Roundup: Mini-Keys

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By David Battino

Today's laptops and iPads can run stunning soft synths, but it's tough to play keyboard parts on QWERTY keys or glass—especially if you need velocity sensitivity. Plus, even a standard two-octave controller can be too big for a messenger bag or cramped DJ booth. Fortunately, a new pack of miniature USB-powered keyboard controllers promises expressive playability in an almost pocketable size. Their “mini keys” range from 9/16" wide on the Korg NanoKey 2 to 3/4" on the Korg MicroKey. (Standard keys are about 15/16".) All have octave-shift buttons and can be transposed up or down 12 semitones. The two Korgs come with three plug-in instruments: Korg M1Le, Toontrack EzDrummer Lite, and AAS Lounge Lizard Session, along with an Ableton discount. The two Akais include an Ableton discount. The M-Audio bundles Sibelius First.

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1. Korg NanoKey 2
$65 list | $50 street |
The smallest, lightest, and most affordable keyboard here, the NanoKey 2 is a significant improvement on the original. Its plastic case is the width of a MacBook Air and just as thin, yet it feels sturdy.

THE KEYS remind me of early drum machines: wiggly, slippery, and clackety-loud. Still, they’re surprisingly playable, with three velocity curves plus a fixed velocity. I settled on the Heavy curve, because Light and Normal didn’t get quiet enough. I found the NanoKey 2 best for drum parts and triggering chords. The slippery keys made playing runs messy, but the short throw was excellent for fast finger drumming.

THE CONTROLS include buttons for sustain, pitch-bend, and modulation. In Korg’s free Kontrol Editor software, you can set how quickly these buttons ramp up to their maximum value when held. You can also change the MIDI CC number the Sustain and Mod buttons transmit, and set them as momentary or toggle switches.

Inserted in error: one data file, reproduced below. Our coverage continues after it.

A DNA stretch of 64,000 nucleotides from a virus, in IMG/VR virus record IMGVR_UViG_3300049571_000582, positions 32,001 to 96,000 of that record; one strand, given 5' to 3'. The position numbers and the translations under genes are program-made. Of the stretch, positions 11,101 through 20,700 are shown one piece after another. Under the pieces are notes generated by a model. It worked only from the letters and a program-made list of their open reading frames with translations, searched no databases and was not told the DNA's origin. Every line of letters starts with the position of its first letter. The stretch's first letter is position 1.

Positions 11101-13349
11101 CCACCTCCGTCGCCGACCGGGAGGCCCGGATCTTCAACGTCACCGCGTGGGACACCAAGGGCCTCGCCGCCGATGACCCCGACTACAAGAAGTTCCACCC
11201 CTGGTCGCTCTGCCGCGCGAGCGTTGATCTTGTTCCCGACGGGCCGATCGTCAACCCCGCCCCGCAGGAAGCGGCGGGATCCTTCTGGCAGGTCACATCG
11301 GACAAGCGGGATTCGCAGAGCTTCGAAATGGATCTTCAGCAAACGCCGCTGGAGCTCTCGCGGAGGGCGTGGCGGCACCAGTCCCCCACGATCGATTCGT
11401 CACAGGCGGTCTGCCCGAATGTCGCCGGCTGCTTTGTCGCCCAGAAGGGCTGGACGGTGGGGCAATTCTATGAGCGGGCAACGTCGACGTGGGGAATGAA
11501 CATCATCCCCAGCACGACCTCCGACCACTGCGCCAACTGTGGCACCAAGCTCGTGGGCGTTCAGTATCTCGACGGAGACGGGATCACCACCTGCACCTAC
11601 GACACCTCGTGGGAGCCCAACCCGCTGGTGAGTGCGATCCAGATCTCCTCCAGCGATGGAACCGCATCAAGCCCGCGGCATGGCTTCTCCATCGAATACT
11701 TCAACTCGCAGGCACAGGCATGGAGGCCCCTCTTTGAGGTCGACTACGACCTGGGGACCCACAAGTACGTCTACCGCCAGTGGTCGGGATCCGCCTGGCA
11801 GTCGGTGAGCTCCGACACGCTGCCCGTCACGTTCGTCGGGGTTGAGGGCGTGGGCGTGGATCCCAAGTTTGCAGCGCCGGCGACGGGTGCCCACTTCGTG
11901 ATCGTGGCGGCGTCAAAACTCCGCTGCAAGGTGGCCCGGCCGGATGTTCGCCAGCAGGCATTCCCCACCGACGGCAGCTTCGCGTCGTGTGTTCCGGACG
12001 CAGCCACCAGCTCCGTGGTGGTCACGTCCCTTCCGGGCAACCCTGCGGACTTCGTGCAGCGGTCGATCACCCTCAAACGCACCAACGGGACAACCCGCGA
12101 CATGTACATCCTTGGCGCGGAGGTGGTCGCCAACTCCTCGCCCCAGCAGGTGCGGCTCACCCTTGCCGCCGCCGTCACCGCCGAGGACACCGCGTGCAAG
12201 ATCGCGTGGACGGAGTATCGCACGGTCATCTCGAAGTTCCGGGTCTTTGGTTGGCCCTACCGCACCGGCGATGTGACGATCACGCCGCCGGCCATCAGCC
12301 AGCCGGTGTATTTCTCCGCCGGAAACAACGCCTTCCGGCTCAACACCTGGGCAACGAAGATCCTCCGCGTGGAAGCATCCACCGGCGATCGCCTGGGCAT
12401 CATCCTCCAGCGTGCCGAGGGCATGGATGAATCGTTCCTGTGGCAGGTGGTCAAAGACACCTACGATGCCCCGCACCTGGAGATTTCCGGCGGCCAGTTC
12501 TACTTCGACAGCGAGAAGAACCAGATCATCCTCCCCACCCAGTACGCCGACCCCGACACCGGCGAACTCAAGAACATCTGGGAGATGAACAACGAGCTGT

BUY IT? The NanoKey 2 is like a pocket flashlight: so small and convenient that you’re sure to find uses for it everywhere.

2. Akai LPK25
$129 list | $69 street |
Half an inch wider than the NanoKey 2 but twice as thick and heavy thanks to its synth-style mini keys, the LPK25 is basic. I was amused to see it arrived in a blister pack.

THE KEYS feel more natural than the NanoKey 2 but quite stiff, and their height is inconsistent. There’s only one velocity curve, and it’s skewed toward high velocities; I found it tough to play softly.

THE CONTROLS are just a sustain button and octave shifters. Th ere’s no modulation or pitchbend, but the built-in arpeggiator is surprisingly fun. It offers six patterns: up, down, up/down with and without repeated notes at the top and bottom, as-played, and random. The Sustain button doubles as an arpeggiator latch, and a flashing Tap Tempo button comes in very handy. In the LPK25 Editor software, you can store up to four configurations in the keyboard, each specifying the MIDI channel, transposition, and arpeggio settings—including tempo. You can then switch among these programs from the keyboard.

BUY IT? If you want a very small traditional keyboard and won’t miss pitch or mod wheels, the LPK25 is worth a tickle.

3. Akai MPK Mini
$199 list | $99 street |
Add eight knobs and light-up drum pads to the LPK25, and you’ve got the MPK Mini. By moving the buttons to above the keyboard, Akai made the MPK even narrower than the NanoKey 2. This thing offers a lot of controls in a tiny space.